Supporters of the Somali women charged in the case rallied at the courthouse.
Hibaq Aden left, and her sister Zam Zam Aden along with a large group of women from the Somali community showed their support for two Minnesota woman who are accused of funneling money to a terrorist group in Somalia. The women gathered outside the U.S. district court in downtown Minneapolis, Minnesota on Monday. Amina Farah Ali 35, and Hawo Mohamed Hassan, 64, are accused of being part of what prosecutors called a "deadly pipeline" that sent more than $8,600 and fighters from the U.S.. to Somalia.
As the jury in the trial of two Rochester Somali women accused of supporting terrorists overseas began deliberations late Monday, a large group of the women's supporters held a court of their own outside the courthouse in downtown Minneapolis.
They decried the charges and the surveillance methods FBI agents used in their investigation of Amina Farah Ali and Hawo Mohamed Hassan, both U.S. citizens who are the first to be tried in connection with one of the most extensive counterterrorism inquiries since the Sept. 11 attacks.
"All Somalis around the world are listening to this case," shouted Abdinasir Abdi, who led the impromptu protest. "If these women go free, we are going to trust the system. If not, we will always be suspicious of the government. Free our women! Free the humanitarian workers!"
"Yeah!" responded the mostly female crowd in unison.
For many, the trial is seen as a litmus test for relations between the Somali community and government.
The outcry surprised Omar Jamal, a longtime Somali community activist who has attended the trial regularly.
"The reaction from the community is quite unimaginable. Anger, frustration, disappointment," he said. "I have seen women crying; I have seen men very emotional."
It's an indication of how symbolic this case has become for people in the Somali diaspora.
"Everybody is watching this," Jamal said. "This is a very important and a very crucial case."
Ali, 35, is charged with conspiracy and providing material support to a known foreign terrorist organization for allegedly funneling money to Al-Shabab.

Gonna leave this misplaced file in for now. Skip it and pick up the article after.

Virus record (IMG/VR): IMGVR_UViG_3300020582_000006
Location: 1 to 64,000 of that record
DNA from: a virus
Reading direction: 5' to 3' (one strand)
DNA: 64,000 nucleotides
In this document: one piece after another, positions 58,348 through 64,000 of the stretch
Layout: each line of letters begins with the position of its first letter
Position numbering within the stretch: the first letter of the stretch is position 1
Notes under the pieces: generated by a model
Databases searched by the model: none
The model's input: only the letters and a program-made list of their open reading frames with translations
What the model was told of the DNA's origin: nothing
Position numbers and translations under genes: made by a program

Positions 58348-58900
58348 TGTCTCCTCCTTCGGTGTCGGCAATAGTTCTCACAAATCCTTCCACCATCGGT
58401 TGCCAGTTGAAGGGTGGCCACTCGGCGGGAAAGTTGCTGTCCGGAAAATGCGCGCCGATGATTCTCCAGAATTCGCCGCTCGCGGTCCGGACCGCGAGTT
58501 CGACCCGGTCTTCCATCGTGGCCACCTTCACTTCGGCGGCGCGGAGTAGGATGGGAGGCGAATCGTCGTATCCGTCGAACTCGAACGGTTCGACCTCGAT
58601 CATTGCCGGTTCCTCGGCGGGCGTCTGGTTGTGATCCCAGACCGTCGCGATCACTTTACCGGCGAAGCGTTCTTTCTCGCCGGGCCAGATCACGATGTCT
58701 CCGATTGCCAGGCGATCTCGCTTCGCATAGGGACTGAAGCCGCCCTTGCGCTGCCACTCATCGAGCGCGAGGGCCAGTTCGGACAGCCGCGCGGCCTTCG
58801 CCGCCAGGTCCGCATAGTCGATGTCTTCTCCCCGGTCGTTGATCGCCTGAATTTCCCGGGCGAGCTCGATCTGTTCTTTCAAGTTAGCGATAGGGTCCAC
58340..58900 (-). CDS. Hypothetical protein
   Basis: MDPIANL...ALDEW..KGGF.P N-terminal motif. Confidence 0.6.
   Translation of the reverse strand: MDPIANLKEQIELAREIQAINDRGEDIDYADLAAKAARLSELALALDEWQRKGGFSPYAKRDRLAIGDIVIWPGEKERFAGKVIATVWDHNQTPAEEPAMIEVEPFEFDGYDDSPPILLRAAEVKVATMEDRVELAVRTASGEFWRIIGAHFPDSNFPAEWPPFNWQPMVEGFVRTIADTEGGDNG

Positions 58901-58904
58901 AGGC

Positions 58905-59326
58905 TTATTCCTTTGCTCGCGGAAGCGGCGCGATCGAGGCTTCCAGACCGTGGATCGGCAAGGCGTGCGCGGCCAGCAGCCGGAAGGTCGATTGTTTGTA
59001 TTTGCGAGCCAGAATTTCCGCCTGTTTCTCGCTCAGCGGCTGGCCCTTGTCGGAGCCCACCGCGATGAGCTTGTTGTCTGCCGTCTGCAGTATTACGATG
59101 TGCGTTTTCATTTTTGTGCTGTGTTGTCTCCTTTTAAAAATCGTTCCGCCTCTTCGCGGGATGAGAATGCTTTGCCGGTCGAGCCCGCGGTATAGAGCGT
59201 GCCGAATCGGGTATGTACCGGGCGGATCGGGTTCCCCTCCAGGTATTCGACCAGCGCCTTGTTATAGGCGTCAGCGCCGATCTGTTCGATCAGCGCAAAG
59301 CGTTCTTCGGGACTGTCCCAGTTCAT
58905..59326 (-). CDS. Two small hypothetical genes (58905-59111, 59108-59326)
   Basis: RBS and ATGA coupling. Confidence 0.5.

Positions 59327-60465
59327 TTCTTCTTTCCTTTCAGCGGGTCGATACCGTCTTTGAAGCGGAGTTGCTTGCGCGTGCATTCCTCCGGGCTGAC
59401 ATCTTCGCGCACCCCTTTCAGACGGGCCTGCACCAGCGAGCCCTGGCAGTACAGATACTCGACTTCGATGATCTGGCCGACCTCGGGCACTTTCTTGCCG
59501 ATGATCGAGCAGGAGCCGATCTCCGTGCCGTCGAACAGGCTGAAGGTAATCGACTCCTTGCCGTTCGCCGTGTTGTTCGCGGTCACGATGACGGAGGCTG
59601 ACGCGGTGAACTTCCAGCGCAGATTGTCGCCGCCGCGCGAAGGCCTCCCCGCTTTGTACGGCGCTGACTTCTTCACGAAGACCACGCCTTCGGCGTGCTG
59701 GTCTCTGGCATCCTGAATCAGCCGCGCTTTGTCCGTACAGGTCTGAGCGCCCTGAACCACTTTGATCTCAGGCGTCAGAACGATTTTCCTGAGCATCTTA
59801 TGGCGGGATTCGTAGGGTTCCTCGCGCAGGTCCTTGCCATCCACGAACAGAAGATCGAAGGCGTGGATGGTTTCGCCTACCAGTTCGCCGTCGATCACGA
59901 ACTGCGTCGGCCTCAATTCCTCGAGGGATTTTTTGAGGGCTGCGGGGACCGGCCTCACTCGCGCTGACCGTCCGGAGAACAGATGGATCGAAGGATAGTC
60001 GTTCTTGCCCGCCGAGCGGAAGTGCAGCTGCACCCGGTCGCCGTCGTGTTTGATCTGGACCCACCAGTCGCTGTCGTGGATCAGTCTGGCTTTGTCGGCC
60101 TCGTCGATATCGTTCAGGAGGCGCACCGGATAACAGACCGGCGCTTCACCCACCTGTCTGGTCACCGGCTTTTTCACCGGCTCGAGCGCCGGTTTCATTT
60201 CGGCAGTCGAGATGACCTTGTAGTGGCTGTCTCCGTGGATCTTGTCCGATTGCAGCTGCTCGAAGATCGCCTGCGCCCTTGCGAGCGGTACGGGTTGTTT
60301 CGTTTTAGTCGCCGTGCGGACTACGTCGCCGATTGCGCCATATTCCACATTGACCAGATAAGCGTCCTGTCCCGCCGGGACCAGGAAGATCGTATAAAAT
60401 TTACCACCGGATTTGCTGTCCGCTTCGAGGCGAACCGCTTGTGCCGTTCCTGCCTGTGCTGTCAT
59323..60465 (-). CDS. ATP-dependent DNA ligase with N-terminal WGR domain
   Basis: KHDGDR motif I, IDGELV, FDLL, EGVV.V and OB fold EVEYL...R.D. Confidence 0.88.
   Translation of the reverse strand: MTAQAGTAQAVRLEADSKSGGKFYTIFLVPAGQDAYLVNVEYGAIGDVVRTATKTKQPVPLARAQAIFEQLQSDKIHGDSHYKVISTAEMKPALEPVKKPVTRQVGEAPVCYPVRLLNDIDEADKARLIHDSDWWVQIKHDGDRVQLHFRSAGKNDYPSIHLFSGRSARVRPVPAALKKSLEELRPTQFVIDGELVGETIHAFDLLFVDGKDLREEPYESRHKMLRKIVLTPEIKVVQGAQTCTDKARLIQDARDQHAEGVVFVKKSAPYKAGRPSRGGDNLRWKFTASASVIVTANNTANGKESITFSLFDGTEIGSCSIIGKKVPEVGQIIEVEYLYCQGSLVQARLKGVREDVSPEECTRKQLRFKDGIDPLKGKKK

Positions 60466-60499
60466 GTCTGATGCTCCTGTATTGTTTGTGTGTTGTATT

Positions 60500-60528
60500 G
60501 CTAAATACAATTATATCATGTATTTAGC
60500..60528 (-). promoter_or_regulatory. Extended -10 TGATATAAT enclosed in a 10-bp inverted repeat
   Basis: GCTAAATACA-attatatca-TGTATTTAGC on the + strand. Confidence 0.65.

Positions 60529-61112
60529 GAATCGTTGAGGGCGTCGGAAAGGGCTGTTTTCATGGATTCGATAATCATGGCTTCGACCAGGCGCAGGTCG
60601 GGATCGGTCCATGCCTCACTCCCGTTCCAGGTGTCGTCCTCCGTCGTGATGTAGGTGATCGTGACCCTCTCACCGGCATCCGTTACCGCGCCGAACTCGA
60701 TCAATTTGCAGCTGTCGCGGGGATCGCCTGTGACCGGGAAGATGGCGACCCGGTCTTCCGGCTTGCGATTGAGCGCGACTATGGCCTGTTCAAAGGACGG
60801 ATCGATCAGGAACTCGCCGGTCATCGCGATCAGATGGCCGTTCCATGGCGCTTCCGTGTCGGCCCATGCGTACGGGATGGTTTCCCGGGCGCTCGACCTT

The group is fighting the transitional federal government for control of Somalia. The State Department designated Al-Shabab as a terrorist group in February 2008.
Hassan, 64, is charged with conspiracy and with allegedly lying to FBI agents during their investigation.
Prosecutors allege that Ali and Hassan raised money for Al-Shabab, by going door to door to solicit donations for the poor and needy, and also by hosting fundraising teleconferences.
At the heart of the government's case are audio recordings from 10 months when the FBI tapped Ali's phones.
Snippets of the conversations, which were in Somali, were played for the jury during the trial. English transcripts of the calls were provided.
On Monday, during closing arguments, prosecutors charged that Ali and Hassan were plugged in to the events in Somalia and knew full well that Al-Shabab is considered a foreign terrorist organization.
They followed the news about the civil war in Somalia closely on the Internet and talked on the phone to Al-Shabab leaders, said Steven Ward, an attorney with the Department of Justice in Washington.
He reminded jurors of earlier testimony from a U.N. expert on Somalia, who said that although Al-Shabab was designated a terror group in February 2008, it wasn't until March that word spread about the designation.
"When it did, it was like wildfire," Ward said. "It was all over the Internet."
No actual knowledge?
Daniel Scott, Ali's attorney, said during his closing argument that the government did not show that Ali had "actual knowledge" of Al-Shabab's classification. He argued that Ali's cause was Islam and patriotism -- not terrorism: Al-Shabab arose from a faction that fought against Ethiopian troops invited into Somalia in 2006 by the country's then-president to fight that faction, known as the Islamic Courts Union, Scott said. Many Somalis, he continued, decried the invasion and sought to defend the territory. Al-Shabab, he said, was effective in combatting the Ethiopians.
There's been one consistent theme in Ali's life, he argued, and "it's not Al-Shabab. It's Islam."
Furthermore, he argued, Ali and Hassan had been collecting money for charity for years before Al-Shabab formed, and before the State Department classification.
He added that, despite the recording of 30,000 phone calls and the searches of Ali's computer and e-mail, there is no proof she knew Al-Shabab was considered a terrorist organization. "If it was all over the Internet, then why isn't it in her computer?" he asked.
Hassan's attorney, Tom Kelly, argued that she was not part of any conspiracy and that her actions came from humanitarian motives.
The jury is to continue deliberating Tuesday.
Most others facing similar charges have already entered pleas.
Allie Shah • 612-673-4488